The other problem is that when we modify our behaviour to avoid the risks we are really scared of we sometimes incur other much greater risks. Sometimes this risk substitution is very direct. The American academic Cass Sunstein points out that during the Washington sniper attacks of 2002 when a sniper was deliberately targeting victims who had pulled up at petrol stations people changed their behaviour by driving further afield to refuel. As a result more people died on the roads in Washington and Virginia in that period than were killed by the sniper.

But in this instance the more likely effect is that parents will make small low-key decisions which have subtle and hard to quantify knock-on effects. If we drive our children to school because we are scared to let them walk there and risk abduction (incredibly unlikely) or being knocked down by a car (about as likely as their dying in an accident whilst we are driving) we also reduce the exercise they take, and increase their risk of obesity (very high, 1 in 3 children) and lifelong risk of heart disease, stroke and premature death. But those hard-to-imagine long term consequences which are actually frightening seem less scary than the short term fear of crime or an accident.

There is nothing wrong with pointing out that choking is a particular hazard to small children and simple measures can dramatically improve their safety. But this article is written in a way which deliberately attempts to distort rather than reinforce rational reasoning about risk.

AitchTwoOh Sat 23-Jul-11 09:27:57

brilliant post, veronica. you know, it's funny that you mentioned the lack of a source for that 24 figure, because it didn't sound right to me... i wonder where they got it.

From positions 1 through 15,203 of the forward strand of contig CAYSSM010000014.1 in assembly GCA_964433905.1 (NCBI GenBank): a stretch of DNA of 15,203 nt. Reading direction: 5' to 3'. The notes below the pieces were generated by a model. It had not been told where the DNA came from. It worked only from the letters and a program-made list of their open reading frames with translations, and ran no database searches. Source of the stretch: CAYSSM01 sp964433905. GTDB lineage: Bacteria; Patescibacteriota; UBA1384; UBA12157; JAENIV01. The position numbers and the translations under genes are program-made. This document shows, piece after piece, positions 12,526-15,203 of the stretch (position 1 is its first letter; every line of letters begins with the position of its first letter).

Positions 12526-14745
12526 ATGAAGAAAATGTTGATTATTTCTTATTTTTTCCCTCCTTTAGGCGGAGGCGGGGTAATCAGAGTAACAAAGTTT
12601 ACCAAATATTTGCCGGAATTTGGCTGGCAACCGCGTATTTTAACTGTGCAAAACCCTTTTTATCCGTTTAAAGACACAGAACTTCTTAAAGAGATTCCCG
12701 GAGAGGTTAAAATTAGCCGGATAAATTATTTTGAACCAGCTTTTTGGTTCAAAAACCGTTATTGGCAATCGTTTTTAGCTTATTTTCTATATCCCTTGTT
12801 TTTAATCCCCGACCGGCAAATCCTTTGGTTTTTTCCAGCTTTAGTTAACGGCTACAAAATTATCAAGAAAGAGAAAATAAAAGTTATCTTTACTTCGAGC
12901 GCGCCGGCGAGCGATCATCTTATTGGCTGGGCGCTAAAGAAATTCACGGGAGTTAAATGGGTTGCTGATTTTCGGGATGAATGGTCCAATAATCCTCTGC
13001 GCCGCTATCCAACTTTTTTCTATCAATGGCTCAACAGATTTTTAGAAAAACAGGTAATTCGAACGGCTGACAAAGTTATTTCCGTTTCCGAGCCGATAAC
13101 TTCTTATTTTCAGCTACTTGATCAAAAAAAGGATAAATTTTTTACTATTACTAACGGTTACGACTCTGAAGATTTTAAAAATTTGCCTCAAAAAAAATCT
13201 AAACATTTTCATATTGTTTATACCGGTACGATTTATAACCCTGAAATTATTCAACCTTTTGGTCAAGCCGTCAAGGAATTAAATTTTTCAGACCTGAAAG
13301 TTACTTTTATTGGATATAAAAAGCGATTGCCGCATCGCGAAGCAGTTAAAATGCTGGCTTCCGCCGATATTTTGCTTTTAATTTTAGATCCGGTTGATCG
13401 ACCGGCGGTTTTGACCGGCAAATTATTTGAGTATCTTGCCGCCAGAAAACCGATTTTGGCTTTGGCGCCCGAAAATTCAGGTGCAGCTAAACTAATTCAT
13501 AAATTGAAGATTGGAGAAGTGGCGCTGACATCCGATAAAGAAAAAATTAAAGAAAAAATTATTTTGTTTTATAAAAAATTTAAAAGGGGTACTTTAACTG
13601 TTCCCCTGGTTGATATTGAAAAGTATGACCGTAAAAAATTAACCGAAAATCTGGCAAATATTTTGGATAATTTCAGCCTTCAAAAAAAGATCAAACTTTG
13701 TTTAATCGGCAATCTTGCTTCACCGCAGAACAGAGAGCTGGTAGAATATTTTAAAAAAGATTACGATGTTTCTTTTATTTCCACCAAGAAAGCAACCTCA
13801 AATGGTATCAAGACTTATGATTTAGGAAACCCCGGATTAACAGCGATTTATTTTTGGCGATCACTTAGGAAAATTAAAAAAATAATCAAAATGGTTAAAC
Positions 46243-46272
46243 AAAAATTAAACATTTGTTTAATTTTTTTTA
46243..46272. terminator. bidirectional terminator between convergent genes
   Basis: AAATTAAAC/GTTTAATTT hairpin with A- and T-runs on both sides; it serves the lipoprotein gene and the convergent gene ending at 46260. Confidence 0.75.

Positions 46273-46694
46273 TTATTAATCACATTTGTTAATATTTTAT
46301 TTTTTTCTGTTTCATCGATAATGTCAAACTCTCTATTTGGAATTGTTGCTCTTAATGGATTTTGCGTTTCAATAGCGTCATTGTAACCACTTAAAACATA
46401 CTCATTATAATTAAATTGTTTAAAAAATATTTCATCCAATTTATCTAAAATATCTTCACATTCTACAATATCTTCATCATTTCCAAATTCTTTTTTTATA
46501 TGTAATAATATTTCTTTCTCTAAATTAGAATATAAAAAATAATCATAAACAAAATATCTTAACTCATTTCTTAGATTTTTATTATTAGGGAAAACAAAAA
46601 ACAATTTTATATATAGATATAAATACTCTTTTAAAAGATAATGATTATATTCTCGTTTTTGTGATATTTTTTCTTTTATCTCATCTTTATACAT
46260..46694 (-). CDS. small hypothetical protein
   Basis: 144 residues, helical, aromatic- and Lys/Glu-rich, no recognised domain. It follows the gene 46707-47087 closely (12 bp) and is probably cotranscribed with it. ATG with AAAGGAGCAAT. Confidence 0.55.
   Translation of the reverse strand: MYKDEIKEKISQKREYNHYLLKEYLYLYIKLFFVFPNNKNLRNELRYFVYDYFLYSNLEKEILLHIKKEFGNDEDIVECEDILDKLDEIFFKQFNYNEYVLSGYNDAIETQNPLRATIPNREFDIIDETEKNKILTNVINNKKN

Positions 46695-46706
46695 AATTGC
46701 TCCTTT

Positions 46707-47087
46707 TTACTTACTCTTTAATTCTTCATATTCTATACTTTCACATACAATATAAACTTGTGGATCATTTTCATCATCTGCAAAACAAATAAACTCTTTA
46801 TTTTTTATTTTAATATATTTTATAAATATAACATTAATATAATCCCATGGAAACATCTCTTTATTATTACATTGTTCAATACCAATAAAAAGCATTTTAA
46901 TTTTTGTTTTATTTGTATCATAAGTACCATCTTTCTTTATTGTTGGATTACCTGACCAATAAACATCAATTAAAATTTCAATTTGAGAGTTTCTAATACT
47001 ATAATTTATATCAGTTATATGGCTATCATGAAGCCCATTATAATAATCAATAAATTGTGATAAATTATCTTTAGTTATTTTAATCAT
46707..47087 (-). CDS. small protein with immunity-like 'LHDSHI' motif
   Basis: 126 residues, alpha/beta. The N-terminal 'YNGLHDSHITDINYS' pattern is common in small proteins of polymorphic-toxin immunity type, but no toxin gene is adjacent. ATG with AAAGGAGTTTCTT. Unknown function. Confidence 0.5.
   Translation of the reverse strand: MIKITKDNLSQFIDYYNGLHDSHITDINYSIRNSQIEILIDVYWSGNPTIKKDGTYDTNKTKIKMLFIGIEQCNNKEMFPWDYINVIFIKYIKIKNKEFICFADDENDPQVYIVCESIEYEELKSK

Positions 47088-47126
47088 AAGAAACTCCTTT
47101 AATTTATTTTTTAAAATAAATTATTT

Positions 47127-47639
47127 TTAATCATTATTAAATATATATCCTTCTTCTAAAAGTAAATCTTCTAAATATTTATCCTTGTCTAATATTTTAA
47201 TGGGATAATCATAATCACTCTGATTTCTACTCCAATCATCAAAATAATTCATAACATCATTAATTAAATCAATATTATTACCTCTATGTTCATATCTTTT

i phoned ROSPA a few years ago (i have searched on my blog for the post but cannot find it anywhere, suspect it got deleted when my server went kaput) to find out the scale of things and the guy said that they didn't quite collect figures the same way any more so the last figures they had were for fatality by choking from something like 2004 for England and Wales and i am pretty sure that the number was something like four children under seven had died that year, or seven children under four... something like that, certainly no way was it over ten, and i distinctly recall that the age banding was useless in terms of a 'weaning' question.

these are some choking stats from the BBC, from 1999 though. is it possible that the DM has simply divided these up to come up with theirs? mental maths is not my thing but it seems to tally, except in the crucial aspect that you can't just divvy up death rates and ascribe them to age groups, as the over 75 group demonstrates.

"UK choking statistics
About 16,000 cases of choking are treated in UK hospitals each year
In 1999, a total of 218 people choked to death on food. A further 55 died after choking on non-edible objects
About half the choking fatalities in 1999 were men and women aged 75 and over
About 2,600 choking accidents in the UK each year involve children under four years of age."

WhoahThere Sat 23-Jul-11 20:38:07

AitchTwoOh, how did you arrange the first aid course? Just starting BLW and I really want to do one - and reckon my NCT group would too....


AitchTwoOh Sat 23-Jul-11 20:39:54

they do them as part of the ante natal classes at my local hosp, so i just tagged along there when it was time to wean dd1. me, dh, my pal, her dh AND A FREAKING TERRIFIED PREGNANT WOMAN lol. she was so not ready to think about that child actually being BORN and then choking... grin

cardamomginger Sun 24-Jul-11 10:04:29

The Red Cross do sessions in first aid and emergency life support for babies and infants. And they will do private sessions too if you can get a group together.